A FACTORY blast in Glasgow which killed nine workers was an "avoidable disaster", an inquiry into the tragedy found today.
Lord Gill said risks posed were "not identified and not understood" at ICL plastics.
A further 33 people were seriously injured in the explosion in May 2004 – caused by a build up of leaking gas which ignited.
Lord Gill called for similar metallic pipe systems – carrying the liquefied petroleum gas which ignited – to be identified as an "urgent priority" and replaced with polyethylene, a form of plastic.
The inquiry found that the underground piping, installed in 1969, was "out of sight and out of mind".
The report said: "It was inadequately protected when buried, it was subject to corrosion and ultimately it failed."
Management of ICL faced criticism over a lack of "knowledge and understanding" over the dangers leading to the explosion.
"Serious weaknesses" were found in the health and safety regime at the factory.
The Health and Safety Executive (HSE) was also criticised for an oversight in "failing to appreciate" the hazards posed by the buried pipes.
The Secretary of State for Scotland Jim Murphy, who today met relatives who lost loved ones in the disaster, said: "What is clear is that this disaster was entirely avoidable.
"It could have been avoided and it should have been avoided."
Mr Murphy said in Glasgow: "This report shows there were serious failings on behalf of the company and also the Health and Safety Executive.
"We now need to take urgent action to ensure this sort of tragedy can never be repeated anywhere in Scotland or the rest of the UK."
Mr Murphy said the Government accepted the report's recommendations.
He said: "We have asked the chairman of the Health and Safety Executive to report to Government within eight weeks, both to address the allegations of their serious failings in how they responded, and also to look at ways of strengthening the safety around liquid petroleum gas here and throughout the UK."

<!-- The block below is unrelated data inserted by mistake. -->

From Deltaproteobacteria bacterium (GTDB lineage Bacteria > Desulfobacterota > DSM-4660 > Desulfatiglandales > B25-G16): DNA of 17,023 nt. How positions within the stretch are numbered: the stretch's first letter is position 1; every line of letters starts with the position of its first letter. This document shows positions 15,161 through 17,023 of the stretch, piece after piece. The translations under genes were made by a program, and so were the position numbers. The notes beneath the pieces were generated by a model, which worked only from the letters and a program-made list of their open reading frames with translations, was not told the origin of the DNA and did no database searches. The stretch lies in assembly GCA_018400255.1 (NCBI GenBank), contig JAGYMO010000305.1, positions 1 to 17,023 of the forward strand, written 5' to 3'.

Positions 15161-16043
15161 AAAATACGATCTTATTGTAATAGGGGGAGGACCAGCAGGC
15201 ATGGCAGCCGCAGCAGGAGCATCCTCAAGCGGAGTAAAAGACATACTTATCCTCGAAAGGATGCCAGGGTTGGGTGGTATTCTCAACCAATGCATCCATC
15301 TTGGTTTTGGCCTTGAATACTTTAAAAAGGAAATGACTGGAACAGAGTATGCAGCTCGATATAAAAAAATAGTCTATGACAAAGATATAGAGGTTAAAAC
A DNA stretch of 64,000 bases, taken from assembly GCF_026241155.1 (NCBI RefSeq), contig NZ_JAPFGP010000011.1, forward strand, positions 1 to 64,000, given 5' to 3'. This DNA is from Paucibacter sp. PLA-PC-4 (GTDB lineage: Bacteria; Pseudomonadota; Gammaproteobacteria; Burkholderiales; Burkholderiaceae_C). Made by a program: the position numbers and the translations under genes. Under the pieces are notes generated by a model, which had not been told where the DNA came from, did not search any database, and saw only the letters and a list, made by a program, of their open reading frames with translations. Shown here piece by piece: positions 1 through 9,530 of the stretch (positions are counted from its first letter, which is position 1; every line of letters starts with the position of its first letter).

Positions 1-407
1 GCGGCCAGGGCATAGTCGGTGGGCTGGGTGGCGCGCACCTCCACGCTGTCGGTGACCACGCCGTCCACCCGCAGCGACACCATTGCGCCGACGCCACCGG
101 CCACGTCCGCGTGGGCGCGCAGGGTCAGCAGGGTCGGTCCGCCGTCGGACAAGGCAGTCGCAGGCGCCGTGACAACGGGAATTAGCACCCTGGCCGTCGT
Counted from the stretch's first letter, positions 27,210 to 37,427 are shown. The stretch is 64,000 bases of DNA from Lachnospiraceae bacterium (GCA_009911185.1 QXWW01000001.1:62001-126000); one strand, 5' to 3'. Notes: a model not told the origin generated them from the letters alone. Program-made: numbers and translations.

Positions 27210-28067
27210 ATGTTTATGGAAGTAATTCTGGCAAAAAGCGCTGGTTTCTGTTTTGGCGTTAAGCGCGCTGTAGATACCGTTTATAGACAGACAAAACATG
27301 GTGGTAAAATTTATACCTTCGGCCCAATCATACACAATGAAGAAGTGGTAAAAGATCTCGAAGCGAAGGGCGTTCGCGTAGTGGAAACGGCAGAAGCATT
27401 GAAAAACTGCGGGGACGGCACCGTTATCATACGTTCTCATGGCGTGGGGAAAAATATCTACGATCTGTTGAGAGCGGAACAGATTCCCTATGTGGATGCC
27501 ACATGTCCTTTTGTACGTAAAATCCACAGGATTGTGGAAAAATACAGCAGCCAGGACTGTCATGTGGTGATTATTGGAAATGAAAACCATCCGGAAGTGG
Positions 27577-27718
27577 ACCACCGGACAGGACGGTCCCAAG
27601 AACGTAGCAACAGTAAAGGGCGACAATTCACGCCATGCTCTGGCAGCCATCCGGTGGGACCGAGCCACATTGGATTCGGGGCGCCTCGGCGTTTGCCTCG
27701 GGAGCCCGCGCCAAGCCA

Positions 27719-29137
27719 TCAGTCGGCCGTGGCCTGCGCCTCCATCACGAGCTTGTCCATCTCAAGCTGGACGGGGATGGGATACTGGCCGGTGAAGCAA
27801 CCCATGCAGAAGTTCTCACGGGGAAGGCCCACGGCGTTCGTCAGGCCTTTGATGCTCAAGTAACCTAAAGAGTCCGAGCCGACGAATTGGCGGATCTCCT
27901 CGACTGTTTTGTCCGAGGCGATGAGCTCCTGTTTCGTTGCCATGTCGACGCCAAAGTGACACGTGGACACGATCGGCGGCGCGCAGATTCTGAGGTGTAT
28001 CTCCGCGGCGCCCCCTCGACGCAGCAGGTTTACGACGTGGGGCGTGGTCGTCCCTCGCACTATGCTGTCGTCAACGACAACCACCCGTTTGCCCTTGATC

And Mr Murphy said: "It is clear there have been failings going back to the 1970s on this site.
"There were signs that things were wrong, things that were missed, things that were ignored.
"Work wasn't carried out properly, the site owners ignored some of the guidance," he said.
Scotland Office Minister Anne McKechin, who was with Mr Murphy as MP for Glasgow North at today's meeting with relatives, welcomed the report and its findings.
She said: "I think the key failing was over a very long period of time.
"It was the inability to keep proper records, the inability to assess properly what the risks were on the site, and the inability to keep the company to account for their actions."
Inquiry chairman Lord Gill said there should be "early inspection" of all buildings with an LPG supply to identify potential dangers.
He recommended an overhaul of safety regimes on the installation, maintenance, monitoring and replacement of all LPG systems.
This should include clear lines of responsibility between gas suppliers and users.
He found ICL did not understand LPG is heavier than air and when escaping would gather in lower areas such as drains, ducts and voids – increasing the risk of a blast.
The explosion on May 11 2004 flattened the plant in the Maryhill area of the city in a matter of seconds.
The scene of devastation met by survivors led one worker to believe a plane had crashed into the building.
The investigation which followed was the biggest of its kind yet undertaken by Scottish authorities.
Evidence gathered in the 1 million probe, held over two sessions in July and October last year, heard the damaged pipework would have cost just 405 to replace.